The New Biological Weapons: Threat, Proliferation, and Control

By Malcolm Dando | Go to book overview

8
Targets

In late July 1999 the Washington Post carried an article with the title “Preparing for a Grave New World” that reported: “In the past year, dozens of threats to use chemical or biological weapons in the United States have turned out to be hoaxes. Someday one will be real” (emphasis added) (1). The article asked what that day would look like and gave an alarming account that included the following prediction: “The march of the contagion would accelerate astoundingly, with doctors offering little relief. Hospitals would become warehouses for the dead and the dying. A plague more monstrous than anything we have experienced could spread” (1). The author of the article was particularly concerned about the possibility that some foreign military arsenals might still contain stocks of smallpox virus, a virus that had so devastated human populations in earlier times. It was difficult to ignore the warnings given in this article because the author was William S. Cohen, the U. S. secretary of defense. Furthermore, similar warnings had been given by Defense Department officials to Congress earlier in the year (2).

It is salutary to remember, in this context, how far a country of modest technological capability like Iraq had been able to develop its chemical and biological arsenal prior to 1991. According to a 1998 U. S. Congressional Research Service issue brief, “[t]he Iraqi chemical arsenal has included nerve agents (Sarin and VX), blister agents ('mustard gas') and psychoactive agents (so-called Agent 15). Biological/toxin warfare agents produced by Iraq include anthrax, botulinum, aflatoxins, ebola virus, bubonic and pneumonic plague, ricin and Clostridium perfringens” (3). Indeed, 19,000 liters of botulinum toxin were produced, and some of this material was weaponized in 100 botulinum bombs and sixteen missile warheads. According to the report, Iraq also manufactured seven aflatoxin bombs. Aflatoxin toxin is a product of fungi that occur naturally on moldy grain. Why Iraq should have manufactured such a toxin and weaponized it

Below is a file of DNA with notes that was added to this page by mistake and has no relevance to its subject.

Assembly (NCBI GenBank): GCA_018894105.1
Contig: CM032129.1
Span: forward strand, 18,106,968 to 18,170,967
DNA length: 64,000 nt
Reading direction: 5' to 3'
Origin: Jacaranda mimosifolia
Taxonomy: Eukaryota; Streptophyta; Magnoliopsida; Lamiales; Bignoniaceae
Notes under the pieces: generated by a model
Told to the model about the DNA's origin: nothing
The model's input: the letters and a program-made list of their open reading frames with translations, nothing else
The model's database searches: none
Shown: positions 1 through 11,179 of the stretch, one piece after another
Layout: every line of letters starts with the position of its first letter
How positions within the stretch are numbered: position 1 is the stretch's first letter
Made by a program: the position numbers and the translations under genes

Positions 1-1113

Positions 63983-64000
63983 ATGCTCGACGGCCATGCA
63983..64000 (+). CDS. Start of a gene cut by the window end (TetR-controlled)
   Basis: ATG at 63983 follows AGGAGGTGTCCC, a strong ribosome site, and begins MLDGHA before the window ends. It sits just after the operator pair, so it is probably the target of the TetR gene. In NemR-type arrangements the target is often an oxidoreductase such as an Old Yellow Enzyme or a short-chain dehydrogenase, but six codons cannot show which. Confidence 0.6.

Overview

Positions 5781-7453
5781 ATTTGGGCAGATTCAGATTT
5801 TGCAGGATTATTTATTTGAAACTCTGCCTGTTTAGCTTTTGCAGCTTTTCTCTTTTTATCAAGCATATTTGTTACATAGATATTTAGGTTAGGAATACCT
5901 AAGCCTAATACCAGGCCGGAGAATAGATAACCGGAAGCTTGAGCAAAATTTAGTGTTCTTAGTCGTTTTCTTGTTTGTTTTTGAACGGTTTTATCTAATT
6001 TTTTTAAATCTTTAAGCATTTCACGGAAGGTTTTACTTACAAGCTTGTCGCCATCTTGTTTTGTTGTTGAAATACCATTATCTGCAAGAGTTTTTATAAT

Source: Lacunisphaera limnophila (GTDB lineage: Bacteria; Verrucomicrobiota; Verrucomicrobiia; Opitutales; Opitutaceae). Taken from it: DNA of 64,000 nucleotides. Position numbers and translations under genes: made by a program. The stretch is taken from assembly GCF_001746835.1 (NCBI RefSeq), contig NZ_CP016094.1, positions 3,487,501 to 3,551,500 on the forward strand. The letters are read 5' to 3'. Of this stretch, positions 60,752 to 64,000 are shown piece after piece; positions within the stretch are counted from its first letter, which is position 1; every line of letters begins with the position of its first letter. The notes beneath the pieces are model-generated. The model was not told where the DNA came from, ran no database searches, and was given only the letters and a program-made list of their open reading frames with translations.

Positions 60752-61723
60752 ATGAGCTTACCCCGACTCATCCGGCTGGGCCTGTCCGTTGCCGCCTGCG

-117-

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The New Biological Weapons: Threat, Proliferation, and Control
Table of contents

Table of contents

  • Title Page *
  • Contents v
  • Tables & Figures vii
  • Acknowledgements ix
  • 1 - Technological Change and Arms Control 1
  • References *
  • 2 - Operational Toxin and Bioregulatory Weapons 17
  • References *
  • 3 - Concerns About the Misuses of Biotechnology 33
  • References *
  • 4 - Toxins 45
  • References *
  • 5 - Bioregulatory Peptides 67
  • References *
  • 6 - Specificity: Receptors 87
  • References *
  • 7 - Agent Delivery 103
  • References *
  • 8 - Targets 117
  • References *
  • 9 - Can the Biological and Toxin Weapons Convention Be Strengthened? 133
  • References *
  • 10 - The Future of Arms Control 153
  • References *
  • Acronyms & Abbreviations 163
  • Further Reading 167
  • Index 169
  • About the Book 181
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